In Uganda, a bill regulating NGOs threatens programs targeting key populations
At the end of January, Ugandan president Yoweri Museveni signed a bill that seeks to regulate NGOs. According to activists, some of its provisions could threaten Global Fund–supported programs targeting key populations.
“The Bill has many vague provisions whose interpretation could be prejudicial to organisations such as those working on the rights of marginalized groups,” Sylvia Nakasi, policy and advocacy officer for Uganda Network of AIDS Service Organisations, told GFO.
According to clause 31(4) of the bill, the NGO board (appointed by the government) has the power to revoke or not to issue the permit of organizations whose “objectives are in contravention of the law of the country.” Thus, NGOs working with criminalized groups (such as sex workers and men who have sex with men) are not likely to be registered.
In Uganda, homosexuality is outlawed and punishable by imprisonment. In 2014, the government passed a bill that compelled citizens to report suspected homosexual activities to the police. However, the bill was annulled by the Constitutional Court a few months later.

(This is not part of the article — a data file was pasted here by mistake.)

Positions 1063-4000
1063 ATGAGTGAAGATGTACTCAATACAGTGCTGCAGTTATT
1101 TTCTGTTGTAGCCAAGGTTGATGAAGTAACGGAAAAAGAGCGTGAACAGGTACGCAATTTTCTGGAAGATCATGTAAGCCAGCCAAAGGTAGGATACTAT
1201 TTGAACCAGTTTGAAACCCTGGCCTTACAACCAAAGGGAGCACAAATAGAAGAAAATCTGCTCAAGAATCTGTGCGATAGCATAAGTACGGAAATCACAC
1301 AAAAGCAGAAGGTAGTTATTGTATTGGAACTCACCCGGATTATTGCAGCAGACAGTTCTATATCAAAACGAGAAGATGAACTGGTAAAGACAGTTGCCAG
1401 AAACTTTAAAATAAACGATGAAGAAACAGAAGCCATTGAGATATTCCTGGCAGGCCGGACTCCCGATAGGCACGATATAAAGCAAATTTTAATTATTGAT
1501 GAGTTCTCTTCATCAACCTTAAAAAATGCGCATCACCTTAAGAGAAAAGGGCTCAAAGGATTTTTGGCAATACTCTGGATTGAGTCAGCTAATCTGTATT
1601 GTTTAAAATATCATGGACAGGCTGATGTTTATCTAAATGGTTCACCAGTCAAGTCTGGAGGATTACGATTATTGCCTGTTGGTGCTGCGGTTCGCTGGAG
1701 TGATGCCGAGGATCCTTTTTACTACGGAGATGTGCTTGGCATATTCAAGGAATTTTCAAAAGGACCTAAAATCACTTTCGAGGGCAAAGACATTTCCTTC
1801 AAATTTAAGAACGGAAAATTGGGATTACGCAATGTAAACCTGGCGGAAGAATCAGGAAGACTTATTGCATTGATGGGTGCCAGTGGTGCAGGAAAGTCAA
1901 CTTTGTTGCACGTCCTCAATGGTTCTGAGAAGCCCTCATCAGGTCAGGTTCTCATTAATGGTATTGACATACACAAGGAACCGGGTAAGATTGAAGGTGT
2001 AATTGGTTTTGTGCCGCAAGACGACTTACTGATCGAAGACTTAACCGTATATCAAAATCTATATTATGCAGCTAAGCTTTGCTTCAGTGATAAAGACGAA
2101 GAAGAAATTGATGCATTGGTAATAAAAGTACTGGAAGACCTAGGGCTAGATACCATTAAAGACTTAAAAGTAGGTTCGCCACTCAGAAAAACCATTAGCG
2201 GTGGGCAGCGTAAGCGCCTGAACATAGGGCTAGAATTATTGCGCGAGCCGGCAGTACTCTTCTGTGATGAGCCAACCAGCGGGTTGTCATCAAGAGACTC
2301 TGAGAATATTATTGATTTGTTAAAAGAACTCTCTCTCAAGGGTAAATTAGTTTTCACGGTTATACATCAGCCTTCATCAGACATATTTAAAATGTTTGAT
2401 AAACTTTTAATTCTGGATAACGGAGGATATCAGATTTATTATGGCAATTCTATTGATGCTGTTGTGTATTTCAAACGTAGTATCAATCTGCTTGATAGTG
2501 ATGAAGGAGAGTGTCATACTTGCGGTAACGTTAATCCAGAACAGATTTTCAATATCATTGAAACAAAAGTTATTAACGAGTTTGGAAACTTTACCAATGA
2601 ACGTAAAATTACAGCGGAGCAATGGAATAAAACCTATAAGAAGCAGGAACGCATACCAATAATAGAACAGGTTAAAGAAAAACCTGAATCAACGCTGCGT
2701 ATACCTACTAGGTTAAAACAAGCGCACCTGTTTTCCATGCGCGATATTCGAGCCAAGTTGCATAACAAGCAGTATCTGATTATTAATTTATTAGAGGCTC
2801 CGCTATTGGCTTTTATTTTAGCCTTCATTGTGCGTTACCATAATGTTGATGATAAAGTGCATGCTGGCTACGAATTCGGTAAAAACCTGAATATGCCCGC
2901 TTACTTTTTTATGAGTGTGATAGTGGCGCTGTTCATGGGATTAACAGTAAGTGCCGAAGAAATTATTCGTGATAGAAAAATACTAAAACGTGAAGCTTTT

Clause 40 of the latest bill lists the obligations of the NGOs. It says, for example, that the organizations “should not engage in any act which are prejudicial to the security and laws of Uganda” and “the interests and the dignity of the people of Uganda.”
“The term ‘security’ is not defined,” Nakasi said. “Given recent propaganda that portrays NGOs as foreign agents,” she added, “working on sexual minorities issues or the rights of terrorism suspects can easily be regarded as affecting the security of Uganda.”
Neither is “interests and the dignity of the people of Uganda” clearly defined. “Many Ugandans still feel that issues of sexual minorities are an imposition of Western values on Ugandans, and that they are part of an agenda or conspiracy to strip Uganda and Ugandans of any semblance of identity regarding religion, culture and morals and its sovereignty,” Nakasi said.
Kikonyogo Kivumbi, a key populations’ representative on the CCM and LGBTI activist, worries about the impact the bill will have on already hard-to-reach populations. “We fear that the bill would cause LGBTI and sex workers organisations to close down and their leaders to be jailed.”
When asked about the bill, The Global Fund was very cautious. “We are monitoring the situation closely and are in touch with partners about the potential impact of the bill. That’s all we can say at this time”, says Dumitru Laticevschi, the Uganda fund portfolio manager.
In a press release dated 26 February, the Human Rights Awareness and Promotion Forum recommended that the entity responsible for enforcing the law, the Ministry of Internal Affairs, “come up with regulations that clearly define the vague terms used in the Act” and “delay the coming into force of the Act.” The Forum added that “if the regulations do not resolve the vagueness, then CSOs should challenge the identified provisions in the Constitutional Court.”